“Welcome to the Rock.” D Squadron have recently been conducting dismounted training in the tunnels of the Rock of Gibraltar.
British and Hanoverian forces held Gibraltar against a Spanish and then Franco-Spanish army from 24 June 1779 - 7 Feb 1783; a staggering 3 years, 7 months and 2 weeks - the longest continuous siege in history.
A ‘Grand Assault’, launched in 1782, involved some 60,000 attackers, a grand fleet and specially designed floating batteries. Defending were around 5,000 British and Hanoverian soldiers. But the formidable defences of the Rock and the tenacity of its defenders were too much.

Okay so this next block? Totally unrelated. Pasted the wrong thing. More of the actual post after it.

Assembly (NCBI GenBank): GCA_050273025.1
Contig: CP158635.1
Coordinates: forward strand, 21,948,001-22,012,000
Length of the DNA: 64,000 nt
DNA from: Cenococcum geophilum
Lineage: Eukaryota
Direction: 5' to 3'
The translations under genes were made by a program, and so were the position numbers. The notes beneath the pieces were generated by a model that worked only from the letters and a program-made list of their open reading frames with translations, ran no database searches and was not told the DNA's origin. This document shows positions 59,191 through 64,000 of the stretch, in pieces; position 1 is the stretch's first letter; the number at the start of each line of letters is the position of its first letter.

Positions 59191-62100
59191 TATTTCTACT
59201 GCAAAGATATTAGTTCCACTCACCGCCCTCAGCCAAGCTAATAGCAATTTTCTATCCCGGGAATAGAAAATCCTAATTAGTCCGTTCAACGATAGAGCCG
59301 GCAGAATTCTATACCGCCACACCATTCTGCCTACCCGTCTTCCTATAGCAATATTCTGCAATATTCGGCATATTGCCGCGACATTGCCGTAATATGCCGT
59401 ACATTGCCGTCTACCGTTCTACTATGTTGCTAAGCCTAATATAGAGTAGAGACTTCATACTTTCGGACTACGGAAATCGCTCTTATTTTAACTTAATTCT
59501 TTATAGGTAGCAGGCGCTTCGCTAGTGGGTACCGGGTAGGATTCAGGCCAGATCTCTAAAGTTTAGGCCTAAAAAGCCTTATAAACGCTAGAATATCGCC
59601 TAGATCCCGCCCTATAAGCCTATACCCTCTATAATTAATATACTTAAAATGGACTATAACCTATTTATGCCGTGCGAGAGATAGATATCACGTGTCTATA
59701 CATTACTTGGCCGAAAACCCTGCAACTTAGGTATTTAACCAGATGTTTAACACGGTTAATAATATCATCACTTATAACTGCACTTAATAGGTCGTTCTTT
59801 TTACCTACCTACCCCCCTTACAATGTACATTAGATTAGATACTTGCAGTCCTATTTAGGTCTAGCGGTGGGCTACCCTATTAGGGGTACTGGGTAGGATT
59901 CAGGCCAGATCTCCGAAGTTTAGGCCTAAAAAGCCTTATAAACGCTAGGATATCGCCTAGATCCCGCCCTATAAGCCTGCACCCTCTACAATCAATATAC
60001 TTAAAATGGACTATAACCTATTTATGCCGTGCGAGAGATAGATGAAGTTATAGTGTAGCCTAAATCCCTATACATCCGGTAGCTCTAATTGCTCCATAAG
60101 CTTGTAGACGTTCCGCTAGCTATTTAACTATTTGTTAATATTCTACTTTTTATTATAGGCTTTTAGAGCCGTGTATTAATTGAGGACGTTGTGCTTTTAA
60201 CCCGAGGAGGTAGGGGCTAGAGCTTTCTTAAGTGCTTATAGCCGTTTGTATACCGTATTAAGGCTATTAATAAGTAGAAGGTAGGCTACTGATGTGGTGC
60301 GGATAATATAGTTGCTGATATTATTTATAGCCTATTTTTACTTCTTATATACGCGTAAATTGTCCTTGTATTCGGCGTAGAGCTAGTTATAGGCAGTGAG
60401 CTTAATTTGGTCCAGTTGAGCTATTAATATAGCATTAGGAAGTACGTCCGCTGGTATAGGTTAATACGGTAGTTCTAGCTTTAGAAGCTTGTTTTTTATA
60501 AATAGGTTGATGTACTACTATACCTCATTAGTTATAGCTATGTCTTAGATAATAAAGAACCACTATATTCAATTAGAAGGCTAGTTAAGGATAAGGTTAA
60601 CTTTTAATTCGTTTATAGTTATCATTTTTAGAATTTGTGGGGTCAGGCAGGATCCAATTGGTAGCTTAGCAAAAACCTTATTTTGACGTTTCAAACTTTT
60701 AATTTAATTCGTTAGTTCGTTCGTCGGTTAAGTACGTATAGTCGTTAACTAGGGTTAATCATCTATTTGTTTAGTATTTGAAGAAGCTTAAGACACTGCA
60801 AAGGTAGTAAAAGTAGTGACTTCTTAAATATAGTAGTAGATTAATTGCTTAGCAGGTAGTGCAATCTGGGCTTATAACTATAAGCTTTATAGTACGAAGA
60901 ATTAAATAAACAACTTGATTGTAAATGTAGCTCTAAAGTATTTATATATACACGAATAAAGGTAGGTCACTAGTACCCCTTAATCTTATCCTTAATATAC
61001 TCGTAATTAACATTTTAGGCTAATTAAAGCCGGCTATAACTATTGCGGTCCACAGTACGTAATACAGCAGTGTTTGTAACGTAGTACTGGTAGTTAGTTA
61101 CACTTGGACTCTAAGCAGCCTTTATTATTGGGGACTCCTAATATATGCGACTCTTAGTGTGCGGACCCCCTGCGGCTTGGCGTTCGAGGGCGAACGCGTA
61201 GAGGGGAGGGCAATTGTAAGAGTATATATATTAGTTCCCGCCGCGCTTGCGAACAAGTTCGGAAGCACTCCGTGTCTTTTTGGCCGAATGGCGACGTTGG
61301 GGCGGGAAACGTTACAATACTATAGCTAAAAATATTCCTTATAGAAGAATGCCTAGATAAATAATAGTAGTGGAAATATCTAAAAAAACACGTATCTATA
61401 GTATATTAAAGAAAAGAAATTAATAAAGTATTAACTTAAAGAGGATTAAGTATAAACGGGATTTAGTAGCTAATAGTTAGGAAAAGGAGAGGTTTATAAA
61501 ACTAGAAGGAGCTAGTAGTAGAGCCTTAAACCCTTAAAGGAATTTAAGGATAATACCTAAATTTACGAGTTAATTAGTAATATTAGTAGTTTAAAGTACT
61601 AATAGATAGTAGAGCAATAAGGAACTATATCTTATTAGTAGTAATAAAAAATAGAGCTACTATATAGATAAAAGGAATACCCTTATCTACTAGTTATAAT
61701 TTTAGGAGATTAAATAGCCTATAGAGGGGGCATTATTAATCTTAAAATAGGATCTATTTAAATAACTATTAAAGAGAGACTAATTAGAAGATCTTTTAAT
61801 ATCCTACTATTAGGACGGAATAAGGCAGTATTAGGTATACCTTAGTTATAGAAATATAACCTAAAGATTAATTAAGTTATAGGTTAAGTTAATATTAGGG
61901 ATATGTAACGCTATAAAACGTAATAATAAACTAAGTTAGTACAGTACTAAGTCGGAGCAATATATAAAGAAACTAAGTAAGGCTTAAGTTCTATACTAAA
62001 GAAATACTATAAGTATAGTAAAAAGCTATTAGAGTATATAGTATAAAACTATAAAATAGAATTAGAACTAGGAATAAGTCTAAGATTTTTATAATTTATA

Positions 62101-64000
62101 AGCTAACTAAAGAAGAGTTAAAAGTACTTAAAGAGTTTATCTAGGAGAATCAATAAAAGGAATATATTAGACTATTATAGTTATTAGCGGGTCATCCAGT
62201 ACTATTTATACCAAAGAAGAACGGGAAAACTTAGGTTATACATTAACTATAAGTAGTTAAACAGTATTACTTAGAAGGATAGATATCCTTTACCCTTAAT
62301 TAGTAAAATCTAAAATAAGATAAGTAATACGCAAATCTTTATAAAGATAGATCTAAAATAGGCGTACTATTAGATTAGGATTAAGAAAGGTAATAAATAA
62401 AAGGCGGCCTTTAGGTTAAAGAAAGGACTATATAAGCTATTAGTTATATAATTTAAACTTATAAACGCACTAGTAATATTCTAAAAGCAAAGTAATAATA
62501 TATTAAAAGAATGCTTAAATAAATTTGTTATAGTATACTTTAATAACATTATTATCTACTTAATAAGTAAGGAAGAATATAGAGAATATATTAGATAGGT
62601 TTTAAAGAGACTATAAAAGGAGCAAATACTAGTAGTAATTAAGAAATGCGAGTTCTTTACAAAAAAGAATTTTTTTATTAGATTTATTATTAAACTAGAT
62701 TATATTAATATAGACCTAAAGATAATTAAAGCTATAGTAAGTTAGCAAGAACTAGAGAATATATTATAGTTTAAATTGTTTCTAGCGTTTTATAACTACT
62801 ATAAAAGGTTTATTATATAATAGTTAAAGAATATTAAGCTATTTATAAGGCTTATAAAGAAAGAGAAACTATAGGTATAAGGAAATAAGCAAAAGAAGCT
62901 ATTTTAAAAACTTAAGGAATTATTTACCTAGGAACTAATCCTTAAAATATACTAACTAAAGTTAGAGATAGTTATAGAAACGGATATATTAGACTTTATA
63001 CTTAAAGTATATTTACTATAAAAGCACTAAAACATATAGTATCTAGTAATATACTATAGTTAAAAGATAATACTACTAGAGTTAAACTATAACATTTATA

The length of the siege meant that rations became scarce, scurvy was rife and disease rampant. The defenders had no fuel to keep warm during the winters and they were forced to break up vessels in the harbour for wood.
The key to the successful defence of the Rock was ultimately down to the repeated resupply by the Royal Navy. The last of which sidestepped the Franco-Spanish Fleet to deliver 31 transport ships, ammunition, rations and three fresh British Regiments to Gibraltar. The besiegers now realised the game was up. Thus ended the last major engagement of the American Revolutionary War.
While the regiments of the Household Cavalry were not involved in this 18th century siege, it has formed an important chapter in British military history; one that continues to impact serving soldiers, sailors and marines today.